The last 25 years has seen increasing recognition of the embodied, embedded, extended and enactive character of the human engagement with music. Both driven by an awareness of new or different theoretical perspectives (4E cognition, ecological theory, distributed cognition) and also contributing to those theoretical developments, some more recent approaches to the psychology of music have moved away from ‘head-bound’ and rather narrowly structure-focused perspectives so as to bring to light a more distributed, dynamic and process-orientated outlook. Motivated by the mesh-like structure of fungal mycelia, the anthropologist Tim Ingold has argued for understanding the relationship between organisms and their environments in thread-like terms, rather than as self-enclosed blobs. The argument is a powerful one, and has consequences for thinking about musicking from an ecological perspective. In this talk I address two aspects of a thread-based ecology of musicking, drawing both on my earlier ecological writing on listening (Clarke 2005) and more recent writing on creativity (Clarke & Doffman 2017): distributed creativity in contemporary music-making; and music and subjectivity. With Howard Becker’s (1989) disarming characterisation of art as ‘something people do together’ in mind, I consider what might be gained by not starting with individuals (blobs) that have to be joined together, but rather from the flow of materials, practices and histories (threads) that are manifest as people, instruments, and institutions. And similarly, based on interviews with a diverse range of musicians, I re-visit persistent questions about musicking and subjectivation (the becoming of the subject-in-music), at a time when pandemic circumstances have severely constrained, or significantly altered, many people’s active musicking.
This paper will critically consider evidence which demonstrates the extent of the power of music in a range of contexts, historically and in our everyday lives. It will provide examples of recent research, reviews and meta-analyses from neuroscience, psychology, sociology and education including those which have focused on the way that music can support intellectual skills, for instance, aural processing and language, phonological awareness, literacy, spatial reasoning, mathematics, aural and visual memory, executive functioning, intelligence, creativity and general attainment. A model will be presented which sets out the factors that determine how music can support or hinder studying or other cognitive tasks. The paper will explore how music can play a role in personal development including the way that it can enhance or damage self-esteem and influence the development of identity. The paper will demonstrate how music has been used to re-engage and motivate those who are disaffected including those in juvenile or adult custodial environments. Music’s power will be discussed in terms of the development of social skills, empathy, pro-social behaviour, promoting social cohesion in groups of an extremely wide range of sizes and ages, while also supporting the inclusion of those who are marginalised. Consideration will be given to the way that music, in part because of its easy availability, is increasingly used by individuals to enhance their wellbeing and make everyday tasks which might be uninteresting in themselves more palatable. This will be followed by a discussion of how music has been utilised in a wide range of health contexts to support pain management, reduce stress, improve mobility and communication and enhance recovery from serious physical and mental health problems. The specific examples referred to will be drawn from across the age range, literally from birth to death. The paper will conclude with examples of the way that music can have an impact on the behaviour of non-human species and encourage plants to flourish.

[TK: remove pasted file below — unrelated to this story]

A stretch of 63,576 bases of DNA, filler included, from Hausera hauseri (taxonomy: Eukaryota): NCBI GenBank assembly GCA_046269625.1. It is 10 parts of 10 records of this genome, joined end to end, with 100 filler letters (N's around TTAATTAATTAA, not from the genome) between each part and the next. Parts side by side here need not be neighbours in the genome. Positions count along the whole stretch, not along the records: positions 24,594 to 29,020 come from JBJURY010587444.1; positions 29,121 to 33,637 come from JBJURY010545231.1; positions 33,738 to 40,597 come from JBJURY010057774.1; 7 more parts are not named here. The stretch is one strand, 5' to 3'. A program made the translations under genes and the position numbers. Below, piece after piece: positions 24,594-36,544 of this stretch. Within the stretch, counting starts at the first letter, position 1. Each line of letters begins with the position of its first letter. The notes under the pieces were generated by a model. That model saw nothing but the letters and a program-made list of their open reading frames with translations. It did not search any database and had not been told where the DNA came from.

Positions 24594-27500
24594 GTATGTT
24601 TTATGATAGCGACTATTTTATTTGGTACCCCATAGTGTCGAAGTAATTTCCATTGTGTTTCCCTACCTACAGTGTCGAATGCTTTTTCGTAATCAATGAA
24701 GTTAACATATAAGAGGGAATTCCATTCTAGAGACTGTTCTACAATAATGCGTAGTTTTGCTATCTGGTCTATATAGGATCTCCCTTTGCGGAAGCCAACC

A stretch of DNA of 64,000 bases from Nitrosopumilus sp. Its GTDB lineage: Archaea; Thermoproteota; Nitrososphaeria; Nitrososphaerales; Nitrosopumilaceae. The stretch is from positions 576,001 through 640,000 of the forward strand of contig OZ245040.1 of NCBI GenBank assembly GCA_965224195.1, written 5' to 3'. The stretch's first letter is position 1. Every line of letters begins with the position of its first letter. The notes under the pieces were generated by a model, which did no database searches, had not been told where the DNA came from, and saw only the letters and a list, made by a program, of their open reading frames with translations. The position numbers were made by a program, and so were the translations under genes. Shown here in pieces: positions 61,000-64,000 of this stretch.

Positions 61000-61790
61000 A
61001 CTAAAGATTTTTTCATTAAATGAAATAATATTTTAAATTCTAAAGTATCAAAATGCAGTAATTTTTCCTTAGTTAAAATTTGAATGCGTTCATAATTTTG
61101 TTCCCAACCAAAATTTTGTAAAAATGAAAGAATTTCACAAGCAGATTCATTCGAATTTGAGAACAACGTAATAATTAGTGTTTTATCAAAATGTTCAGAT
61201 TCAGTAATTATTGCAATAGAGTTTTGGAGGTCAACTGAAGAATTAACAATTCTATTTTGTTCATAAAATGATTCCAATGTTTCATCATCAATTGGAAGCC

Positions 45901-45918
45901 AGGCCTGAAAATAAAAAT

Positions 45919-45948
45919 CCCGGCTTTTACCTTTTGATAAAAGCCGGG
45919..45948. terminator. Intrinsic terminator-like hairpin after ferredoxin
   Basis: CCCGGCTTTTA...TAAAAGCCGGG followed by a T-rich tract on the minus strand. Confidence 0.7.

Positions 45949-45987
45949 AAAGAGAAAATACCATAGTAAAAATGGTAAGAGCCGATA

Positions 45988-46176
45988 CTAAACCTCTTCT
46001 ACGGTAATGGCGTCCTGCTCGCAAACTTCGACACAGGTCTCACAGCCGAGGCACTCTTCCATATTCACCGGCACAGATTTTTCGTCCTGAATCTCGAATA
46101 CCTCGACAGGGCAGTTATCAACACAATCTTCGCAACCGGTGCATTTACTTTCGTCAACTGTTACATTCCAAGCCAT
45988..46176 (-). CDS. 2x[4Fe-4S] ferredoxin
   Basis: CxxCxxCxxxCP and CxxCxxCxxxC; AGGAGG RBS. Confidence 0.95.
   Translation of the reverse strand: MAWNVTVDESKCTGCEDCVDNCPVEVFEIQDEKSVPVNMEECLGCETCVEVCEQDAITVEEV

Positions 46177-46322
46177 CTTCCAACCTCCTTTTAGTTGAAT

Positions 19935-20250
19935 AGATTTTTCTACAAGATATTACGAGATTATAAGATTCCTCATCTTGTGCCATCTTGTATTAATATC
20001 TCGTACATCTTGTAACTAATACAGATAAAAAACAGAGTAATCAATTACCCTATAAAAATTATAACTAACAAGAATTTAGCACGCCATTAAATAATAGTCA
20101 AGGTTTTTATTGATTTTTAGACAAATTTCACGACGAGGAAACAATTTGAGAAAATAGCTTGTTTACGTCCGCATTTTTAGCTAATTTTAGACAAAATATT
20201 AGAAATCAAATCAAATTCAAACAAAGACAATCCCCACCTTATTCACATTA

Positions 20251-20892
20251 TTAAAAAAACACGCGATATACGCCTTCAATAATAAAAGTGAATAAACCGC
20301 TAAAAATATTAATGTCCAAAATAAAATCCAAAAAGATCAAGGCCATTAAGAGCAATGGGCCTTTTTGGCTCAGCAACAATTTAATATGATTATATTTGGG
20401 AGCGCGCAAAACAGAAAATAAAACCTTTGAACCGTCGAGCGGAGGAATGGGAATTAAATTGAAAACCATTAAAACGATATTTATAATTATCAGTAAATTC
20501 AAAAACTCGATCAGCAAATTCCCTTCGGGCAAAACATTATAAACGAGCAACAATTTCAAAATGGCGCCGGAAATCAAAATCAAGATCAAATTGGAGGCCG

Many claims have been made about the power of music to influence non-musical aspects of human experience. My presentation will focus on links with emotions and cognitive abilities, and whether music plays a causal role in these associations, which depends on whether “music” refers to listening, lessons, ability, or performance. Passive listening to music influences how we feel, which, in turn, can influence performance on a variety of tasks and responding to aversive stimuli, although these effects tend to be very short-term. Moreover, listening to music while doing something else concurrently, such as reading or studying, can be distracting and have a negative influence on understanding what we read and what we remember. Taking music lessons is associated with demographic, personality, and cognitive variables, which appear to determine who takes lessons and for how long. By contrast, the causal role of music training in these associations appears to be small or non-existent in the general population. For atypically developing individuals, however, specialized interventions may have a beneficial role for language acquisition and reading ability. Although musical ability has typically been thought to be the consequence of learning through formal and informal exposure to music, recent evidence indicates a substantial role for genetics and “natural” musical ability, or musical aptitude. Thus, links between musical ability and non-musical abilities may stem primarily from predispositions in terms of cognition or personality. Performing music, either professionally or in group contexts, is distinct from formal training, especially from music lessons taken individually. In group contexts, such as singing in choirs, playing in ensembles, or simply moving to music, synchronous behaviors can facilitate social cohesion and/or well-being across the lifespan, including infants and the elderly. Finally, professional musicians are qualitatively distinct from musically trained individuals who end up working as teachers, nurses, lawyers, accountants, and so on. Professional musicians have particularly good musical abilities and distinct personalities, such that they tend to be extraverted and open to new experiences, but they are average in terms of general cognitive ability.